c. 2005 Religion News Service (UNDATED) It was September of 1654, over a hundred years before the Declaration of Independence was signed. A small group of Jewish people on a small, tattered boat fleeing the Portuguese inquisition in Brazil, escaping pirates on the sea, arrived in New Amsterdam, which 10 years later became New York City. More than a century later, in 1790, George Washington wrote to the Jewish community in Newport, R.I., promising that the new nation would be one “which gives to bigotry no sanction, to persecution no assistance.” This year, we celebrate 350 years of Jewish life in America, a golden age in the history of the Jewish people. America has enfolded Jews into the wonderful, rich tapestry of American culture, making it possible for Jews to achieve and contribute to all facets of American society.

RNS Daily Digest

c. 2005 Religion News Service Pope Preaches Christian Unity, Gives Four U.S. Archbishops Badge of Office VATICAN CITY (RNS) Pope Benedict XVI said Wednesday (June 29) he prays that his ministry as Roman Catholic pontiff will serve not as a “stumbling block” but as a “support” to the quest for Christian unity. The pope spoke following a Mass in St. Peter’s Basilica at which he bestowed the badge of office on a cardinal and 32 archbishops, including Americans Wilton Gregory of Atlanta, Jose Gomez of San Antonio, Joseph Fiorenza of Galveston-Houston and Joseph Naumann of Kansas City. The Mass marked the Solemnity of the Holy Apostles Peter and Paul.

RNS Weekly Digest

c. 2005 Religion News Service Episcopalians, Canadians, Banned From Anglican Meetings Until 2008 (RNS) In sanctions narrowly approved Wednesday (June 22), the Episcopal Church and its Canadian counterpart were told they will not be welcome at an international panel that sets policy for the Anglican Communion. The Anglican Consultative Council, meeting in Nottingham, England, voted 30-28 to ban the U.S. and Canadian churches from future meetings until 2008. There were four abstentions in the closed-door vote. However, a U.S. church spokeswoman said there are no further ACC meetings scheduled between now and 2008, which makes the sanctions “a moot point.” The sanctions were recommended by senior Anglican bishops at their meeting in February, when they urged the two churches to “voluntarily withdraw” from the global panel because of their support of homosexuality.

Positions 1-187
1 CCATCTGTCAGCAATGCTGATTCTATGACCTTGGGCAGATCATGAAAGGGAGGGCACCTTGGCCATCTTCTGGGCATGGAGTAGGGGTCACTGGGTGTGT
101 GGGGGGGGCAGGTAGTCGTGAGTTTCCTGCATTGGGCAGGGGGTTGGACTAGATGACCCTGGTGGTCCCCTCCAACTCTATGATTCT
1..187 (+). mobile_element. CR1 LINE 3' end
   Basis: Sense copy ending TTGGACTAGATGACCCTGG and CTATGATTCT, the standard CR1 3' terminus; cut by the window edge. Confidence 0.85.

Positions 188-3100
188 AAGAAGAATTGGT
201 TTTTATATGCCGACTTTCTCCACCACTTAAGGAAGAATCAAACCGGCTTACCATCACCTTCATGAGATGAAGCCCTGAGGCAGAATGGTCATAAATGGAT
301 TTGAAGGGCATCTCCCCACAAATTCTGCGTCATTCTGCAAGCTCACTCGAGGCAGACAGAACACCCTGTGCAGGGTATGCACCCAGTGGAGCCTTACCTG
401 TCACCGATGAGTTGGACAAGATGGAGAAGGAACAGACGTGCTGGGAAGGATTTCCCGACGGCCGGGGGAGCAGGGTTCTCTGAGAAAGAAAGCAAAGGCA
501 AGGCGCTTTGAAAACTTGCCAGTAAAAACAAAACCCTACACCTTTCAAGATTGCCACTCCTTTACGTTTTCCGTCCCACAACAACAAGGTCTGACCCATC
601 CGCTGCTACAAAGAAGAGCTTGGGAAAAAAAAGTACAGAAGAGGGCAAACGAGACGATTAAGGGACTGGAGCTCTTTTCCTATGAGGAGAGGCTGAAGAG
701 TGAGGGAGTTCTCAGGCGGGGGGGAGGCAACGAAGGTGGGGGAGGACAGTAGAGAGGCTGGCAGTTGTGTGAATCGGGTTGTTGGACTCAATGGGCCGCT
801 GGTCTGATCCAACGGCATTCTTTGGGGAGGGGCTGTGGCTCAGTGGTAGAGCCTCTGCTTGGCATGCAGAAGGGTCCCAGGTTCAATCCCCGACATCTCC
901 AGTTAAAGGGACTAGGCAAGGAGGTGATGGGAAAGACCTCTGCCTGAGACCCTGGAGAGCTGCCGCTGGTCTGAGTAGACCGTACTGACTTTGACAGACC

Thou shalt not steal

John W. Styll, of the Gospel Music Association “The gospel music community joins the rest of the music industry in thanking the Supreme Court for its thoughtful, and we believe, correct decision. … Today, gospel music artists and everyone making its livelihood in our industry rests easier, knowing that we can continue to create uplifting and edifying music knowing the highest court in our land has declared, `Thou shalt not steal.'” -John W. Styll, president of the Gospel Music Association, in a statement regarding the Monday (June 27) Supreme Court ruling in support of copyright protection.

Thou shalt not steal

John W. Styll, of the Gospel Music Association “The gospel music community joins the rest of the music industry in thanking the Supreme Court for its thoughtful, and we believe, correct decision. … Today, gospel music artists and everyone making its livelihood in our industry rests easier, knowing that we can continue to create uplifting and edifying music knowing the highest court in our land has declared, `Thou shalt not steal.'” -John W. Styll, president of the Gospel Music Association, in a statement regarding the Monday (June 27) Supreme Court ruling in support of copyright protection.

RNS Daily Digest

c. 2005 Religion News Service Pope Unveils Digest of Church Teaching That He Prepared as a Cardinal VATICAN CITY (RNS) Pope Benedict XVI on Tuesday presented the world’s 1.1 billion Catholics with an authoritative digest of church teaching that he himself prepared before he was elected Roman Catholic pontiff. Benedict called the 205-page “Compendium of the Catechism of the Catholic Church” a “gift that God makes to the church” in its third millennium. He said it is intended to awaken a “renewed interest and fervor” in the Catholic faith. The book, which contains 598 questions and answers two to six lines long, deals with the basic teachings of the faith _ how it is professed, celebrated, lived and prayed _ which is known as the catechism.